I'm trying to find some examples or documentation about this topic. From time to time, I struggle when I have a How, What, When, Where or Why in a normal sentence, since when you write a question would be like this:

  1. What are you doing?
  2. What is expected of you?
  3. How is this addressed?
  4. Who is the most experienced in your team?
  5. Who has considerable experience?

However, these are questions and generally, the format is: WH-word + auxiliary verb + ...?, but what if you have a regular sentence? I know that you should not follow the WH-word by an auxiliary verb (to do, to be, to have, etc.), would be OK to say?

  1. What you're doing.
  2. What of you is expected.
  3. How this is addressed.
  4. Who the most experienced in your team is.
  5. Who a considerable experience has.

Could you correct me if I'm wrong? Or how should I rephrase them when I'm not asking questions. Thanks.

  • 1
    None of your second group of examples is grammatical as a sentence. Some of them are grammatical as clauses, for example as the object of I know.
    – Colin Fine
    Sep 16, 2019 at 11:03
  • Hi @ColinFine, that's why I asked a clarification to Astralbee, I got a strange feedback in the past and that's why I decided to ask this question to clear my mind from any misunderstanding :) since none of them sound very logical to me. Sep 16, 2019 at 11:55
  • 1-5 are all ungrammatical. "What", "how" and "who" are all question words, so (leaving aside relative clauses) they only occur in main clause questions, or embedded questions.
    – BillJ
    Sep 16, 2019 at 15:03
  • Hi @BillJ thanks for your nice words :), Astralbee already clarified my doubts, I was sure they were wrong, but I got a confusing suggestion and I wanted to clarify it. Sep 16, 2019 at 16:34

2 Answers 2


Most interrogative words (including "the 5 'W's") can be used as a statement, for example:

  • "That is how I got my name"
  • "That is why I don't shop there anymore"
  • "This is where I went to school"
  • "I know a man who does that"

Some of your examples would be okay in context, although others are not quite grammatically correct. I've corrected them or put them into context below:

  • (I'm interested in) what you're doing.

  • (This is) what from you is expected what is expected from you.

  • (That is) how this is addressed.
  • (I would like to know) who the most experienced in your team is.
  • (This is John), who has a considerable experience has.
  • 1
    Can you confirm me if my examples are correct too? Since I have some doubts. Thanks. Sep 16, 2019 at 9:00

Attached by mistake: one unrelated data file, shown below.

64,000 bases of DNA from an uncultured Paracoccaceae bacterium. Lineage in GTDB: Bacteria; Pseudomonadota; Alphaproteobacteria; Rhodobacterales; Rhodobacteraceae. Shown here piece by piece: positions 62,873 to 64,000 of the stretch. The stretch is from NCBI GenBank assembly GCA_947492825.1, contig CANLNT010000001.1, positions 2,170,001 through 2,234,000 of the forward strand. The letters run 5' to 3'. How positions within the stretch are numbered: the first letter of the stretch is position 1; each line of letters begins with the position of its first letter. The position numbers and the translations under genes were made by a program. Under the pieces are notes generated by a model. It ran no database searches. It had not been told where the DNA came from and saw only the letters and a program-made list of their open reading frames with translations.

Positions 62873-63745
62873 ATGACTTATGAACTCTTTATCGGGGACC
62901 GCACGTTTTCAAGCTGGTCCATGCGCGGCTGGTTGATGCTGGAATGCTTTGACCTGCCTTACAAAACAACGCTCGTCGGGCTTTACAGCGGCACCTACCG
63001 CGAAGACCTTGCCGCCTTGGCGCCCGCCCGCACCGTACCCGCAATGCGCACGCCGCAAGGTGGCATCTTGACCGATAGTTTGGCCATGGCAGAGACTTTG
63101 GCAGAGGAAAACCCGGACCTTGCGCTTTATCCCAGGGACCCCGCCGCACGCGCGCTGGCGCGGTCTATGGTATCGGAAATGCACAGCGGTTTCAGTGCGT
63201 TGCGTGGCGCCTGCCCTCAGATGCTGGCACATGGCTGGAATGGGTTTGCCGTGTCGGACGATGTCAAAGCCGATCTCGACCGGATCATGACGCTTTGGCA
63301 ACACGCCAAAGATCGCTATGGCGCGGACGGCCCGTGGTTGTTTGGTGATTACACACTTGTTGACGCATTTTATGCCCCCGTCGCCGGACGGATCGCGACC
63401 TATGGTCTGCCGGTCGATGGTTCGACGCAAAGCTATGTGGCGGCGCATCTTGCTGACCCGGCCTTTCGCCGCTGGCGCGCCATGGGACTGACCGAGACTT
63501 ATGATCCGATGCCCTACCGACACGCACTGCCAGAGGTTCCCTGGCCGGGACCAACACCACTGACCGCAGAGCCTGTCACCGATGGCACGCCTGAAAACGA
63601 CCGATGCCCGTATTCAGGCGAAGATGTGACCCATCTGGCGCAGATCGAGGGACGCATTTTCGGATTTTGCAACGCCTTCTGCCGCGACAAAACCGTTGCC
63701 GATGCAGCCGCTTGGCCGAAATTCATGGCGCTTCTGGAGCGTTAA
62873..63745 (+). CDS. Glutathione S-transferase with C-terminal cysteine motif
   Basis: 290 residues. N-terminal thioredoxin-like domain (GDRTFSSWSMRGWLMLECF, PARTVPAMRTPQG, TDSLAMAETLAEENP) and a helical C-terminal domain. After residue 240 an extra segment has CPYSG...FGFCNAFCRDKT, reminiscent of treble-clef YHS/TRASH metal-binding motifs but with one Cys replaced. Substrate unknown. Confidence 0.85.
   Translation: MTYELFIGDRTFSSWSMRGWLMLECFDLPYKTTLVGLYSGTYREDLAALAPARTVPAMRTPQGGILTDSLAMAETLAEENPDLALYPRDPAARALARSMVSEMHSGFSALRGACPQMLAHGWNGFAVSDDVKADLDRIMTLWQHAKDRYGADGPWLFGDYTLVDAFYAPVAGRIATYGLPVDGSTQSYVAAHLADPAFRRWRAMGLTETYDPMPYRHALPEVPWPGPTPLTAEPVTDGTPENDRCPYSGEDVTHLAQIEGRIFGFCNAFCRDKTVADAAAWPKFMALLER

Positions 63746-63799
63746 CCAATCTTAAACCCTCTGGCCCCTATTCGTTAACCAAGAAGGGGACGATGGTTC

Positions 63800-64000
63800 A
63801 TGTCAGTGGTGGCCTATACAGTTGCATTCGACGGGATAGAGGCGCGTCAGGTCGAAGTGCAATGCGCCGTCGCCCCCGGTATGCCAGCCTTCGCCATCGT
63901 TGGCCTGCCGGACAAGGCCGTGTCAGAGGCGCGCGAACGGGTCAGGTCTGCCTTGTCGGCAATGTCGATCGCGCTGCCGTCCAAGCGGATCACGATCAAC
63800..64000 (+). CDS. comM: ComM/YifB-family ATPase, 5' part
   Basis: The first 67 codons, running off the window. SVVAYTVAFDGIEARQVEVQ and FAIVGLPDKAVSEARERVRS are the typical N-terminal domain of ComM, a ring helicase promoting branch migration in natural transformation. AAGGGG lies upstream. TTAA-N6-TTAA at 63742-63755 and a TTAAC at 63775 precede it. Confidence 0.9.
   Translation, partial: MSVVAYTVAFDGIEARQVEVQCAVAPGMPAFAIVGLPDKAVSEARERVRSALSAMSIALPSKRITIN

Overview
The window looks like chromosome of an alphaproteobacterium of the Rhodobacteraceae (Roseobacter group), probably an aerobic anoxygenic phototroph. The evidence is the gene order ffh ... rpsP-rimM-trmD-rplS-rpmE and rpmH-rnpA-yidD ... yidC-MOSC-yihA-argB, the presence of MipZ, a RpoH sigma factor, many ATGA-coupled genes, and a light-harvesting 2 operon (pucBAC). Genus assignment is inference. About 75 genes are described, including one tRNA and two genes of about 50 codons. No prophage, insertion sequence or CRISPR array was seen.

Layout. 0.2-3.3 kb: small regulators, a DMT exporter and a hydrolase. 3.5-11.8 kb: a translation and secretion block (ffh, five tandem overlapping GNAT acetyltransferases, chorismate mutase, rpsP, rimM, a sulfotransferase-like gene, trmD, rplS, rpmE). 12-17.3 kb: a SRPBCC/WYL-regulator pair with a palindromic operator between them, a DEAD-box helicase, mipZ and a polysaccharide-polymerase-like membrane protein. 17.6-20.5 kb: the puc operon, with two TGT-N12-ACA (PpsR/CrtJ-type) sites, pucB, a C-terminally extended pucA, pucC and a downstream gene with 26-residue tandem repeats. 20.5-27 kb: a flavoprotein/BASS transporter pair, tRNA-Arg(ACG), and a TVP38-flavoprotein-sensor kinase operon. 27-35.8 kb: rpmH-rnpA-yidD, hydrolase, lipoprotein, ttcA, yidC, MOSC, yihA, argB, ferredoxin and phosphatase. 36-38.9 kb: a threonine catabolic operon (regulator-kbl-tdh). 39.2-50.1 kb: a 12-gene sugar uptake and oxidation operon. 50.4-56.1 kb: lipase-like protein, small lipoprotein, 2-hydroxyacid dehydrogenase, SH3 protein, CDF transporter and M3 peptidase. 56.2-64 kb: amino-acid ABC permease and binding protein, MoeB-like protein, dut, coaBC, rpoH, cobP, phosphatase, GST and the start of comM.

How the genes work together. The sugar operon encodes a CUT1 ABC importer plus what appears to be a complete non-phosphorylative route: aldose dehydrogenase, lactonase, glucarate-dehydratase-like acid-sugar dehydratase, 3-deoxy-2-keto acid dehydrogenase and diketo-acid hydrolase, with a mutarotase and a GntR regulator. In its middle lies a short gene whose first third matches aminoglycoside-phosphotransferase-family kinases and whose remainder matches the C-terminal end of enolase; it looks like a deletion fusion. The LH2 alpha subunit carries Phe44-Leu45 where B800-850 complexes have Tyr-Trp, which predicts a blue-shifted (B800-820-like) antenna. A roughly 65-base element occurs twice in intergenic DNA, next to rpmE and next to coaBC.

• 1
    Thanks, I wanted to clarify that since I had some doubts because I didn't do them in the past, but some corrections confused me. Thanks again! Sep 16, 2019 at 9:17
  • Has considerable experience (no article) Sep 16, 2019 at 14:04

General rule:

A question is formed when you have inverse SV agreement.

He has a car (subject then verb)


Has he a car? (verb then subject; and, it makes it a question).

The same goes with W form:

What is he doing?

You want a subject and then verb which makes it again a statement/sentence.

If you want SV order, you must add something...


What you are doing does not matter to me.
How this is addressed is important to us.

Nevertheless, I may say that such formation is seen more in speaking.

  • Can you add in an example of how the rule applied to your first example (with "has) applies to your second example using "what"?
    – Astralbee
    Sep 16, 2019 at 9:13
  • Here it is: dictionary.cambridge.org/grammar/british-grammar/…
    – Maulik V
    Sep 16, 2019 at 9:16
  • I'm trying to think like an English language learner, and if I'd read that "has he a car?" can be flipped around to make the statement "he has a car"; and then I read "the same goes for the W form", I might assume "what is he doing?" can be become "Is what he doing". The link is helpful but I still think the answer could be confusing.
    – Astralbee
    Sep 16, 2019 at 9:19
  • I said that only. I said that W is also formed in the same way - W+verb (auxiliary or modal) + subject. You don't have W+s+v as Cambridge dictionary says. @Astralbee
    – Maulik V
    Sep 16, 2019 at 9:27

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